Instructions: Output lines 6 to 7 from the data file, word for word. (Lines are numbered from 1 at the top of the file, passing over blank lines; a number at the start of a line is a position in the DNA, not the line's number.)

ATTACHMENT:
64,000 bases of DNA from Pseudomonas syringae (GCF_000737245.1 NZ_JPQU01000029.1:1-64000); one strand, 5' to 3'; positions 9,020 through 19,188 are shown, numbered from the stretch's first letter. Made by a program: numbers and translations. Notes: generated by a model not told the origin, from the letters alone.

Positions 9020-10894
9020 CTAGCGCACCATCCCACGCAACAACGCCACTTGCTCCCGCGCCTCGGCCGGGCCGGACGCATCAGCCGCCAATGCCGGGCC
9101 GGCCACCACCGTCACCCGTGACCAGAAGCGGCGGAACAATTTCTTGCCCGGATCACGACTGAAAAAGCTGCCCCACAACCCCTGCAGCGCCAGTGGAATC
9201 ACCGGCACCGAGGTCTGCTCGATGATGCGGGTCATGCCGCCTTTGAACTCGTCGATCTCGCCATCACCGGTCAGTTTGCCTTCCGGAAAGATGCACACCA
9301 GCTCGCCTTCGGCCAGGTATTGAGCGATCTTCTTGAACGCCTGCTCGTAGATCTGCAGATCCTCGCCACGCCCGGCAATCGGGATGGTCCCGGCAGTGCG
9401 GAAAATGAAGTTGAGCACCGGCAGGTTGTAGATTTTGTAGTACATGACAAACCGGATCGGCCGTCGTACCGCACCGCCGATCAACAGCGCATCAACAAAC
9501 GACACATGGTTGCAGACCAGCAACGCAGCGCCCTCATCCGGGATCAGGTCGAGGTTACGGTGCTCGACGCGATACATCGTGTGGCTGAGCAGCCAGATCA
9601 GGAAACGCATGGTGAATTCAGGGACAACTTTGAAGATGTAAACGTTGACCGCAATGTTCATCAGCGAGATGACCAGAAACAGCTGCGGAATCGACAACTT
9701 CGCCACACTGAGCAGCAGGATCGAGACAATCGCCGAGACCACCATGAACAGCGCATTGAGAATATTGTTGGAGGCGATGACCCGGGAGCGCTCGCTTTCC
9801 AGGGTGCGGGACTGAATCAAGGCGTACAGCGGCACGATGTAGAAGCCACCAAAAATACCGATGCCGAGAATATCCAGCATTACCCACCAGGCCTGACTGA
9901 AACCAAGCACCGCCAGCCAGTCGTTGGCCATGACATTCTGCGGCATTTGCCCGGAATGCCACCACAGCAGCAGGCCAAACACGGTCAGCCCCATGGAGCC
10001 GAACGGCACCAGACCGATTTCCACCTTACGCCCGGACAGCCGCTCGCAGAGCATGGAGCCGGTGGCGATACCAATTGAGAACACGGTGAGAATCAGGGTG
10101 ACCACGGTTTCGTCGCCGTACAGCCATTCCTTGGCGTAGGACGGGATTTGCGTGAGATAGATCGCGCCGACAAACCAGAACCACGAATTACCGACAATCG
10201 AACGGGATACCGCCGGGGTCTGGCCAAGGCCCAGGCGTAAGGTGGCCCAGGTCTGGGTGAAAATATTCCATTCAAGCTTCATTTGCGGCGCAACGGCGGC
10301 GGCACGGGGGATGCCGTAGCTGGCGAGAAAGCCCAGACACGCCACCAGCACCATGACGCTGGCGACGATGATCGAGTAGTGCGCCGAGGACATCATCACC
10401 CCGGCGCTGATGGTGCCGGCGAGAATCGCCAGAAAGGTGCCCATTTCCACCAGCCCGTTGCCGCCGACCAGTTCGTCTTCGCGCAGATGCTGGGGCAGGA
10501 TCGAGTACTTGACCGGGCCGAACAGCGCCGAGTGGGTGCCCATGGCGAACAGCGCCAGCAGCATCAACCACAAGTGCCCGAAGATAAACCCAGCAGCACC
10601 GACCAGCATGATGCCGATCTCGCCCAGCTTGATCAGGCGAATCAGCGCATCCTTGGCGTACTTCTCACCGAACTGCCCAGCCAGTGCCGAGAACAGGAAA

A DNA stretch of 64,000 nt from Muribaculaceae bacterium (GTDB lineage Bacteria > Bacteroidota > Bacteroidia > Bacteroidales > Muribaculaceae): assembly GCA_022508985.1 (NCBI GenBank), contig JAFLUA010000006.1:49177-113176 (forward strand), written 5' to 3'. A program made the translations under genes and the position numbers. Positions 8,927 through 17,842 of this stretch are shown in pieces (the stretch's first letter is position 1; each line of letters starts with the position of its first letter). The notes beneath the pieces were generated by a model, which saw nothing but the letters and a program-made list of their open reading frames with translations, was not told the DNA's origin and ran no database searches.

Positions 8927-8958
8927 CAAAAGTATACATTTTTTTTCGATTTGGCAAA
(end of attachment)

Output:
9301 GCTCGCCTTCGGCCAGGTATTGAGCGATCTTCTTGAACGCCTGCTCGTAGATCTGCAGATCCTCGCCACGCCCGGCAATCGGGATGGTCCCGGCAGTGCG
9401 GAAAATGAAGTTGAGCACCGGCAGGTTGTAGATTTTGTAGTACATGACAAACCGGATCGGCCGTCGTACCGCACCGCCGATCAACAGCGCATCAACAAAC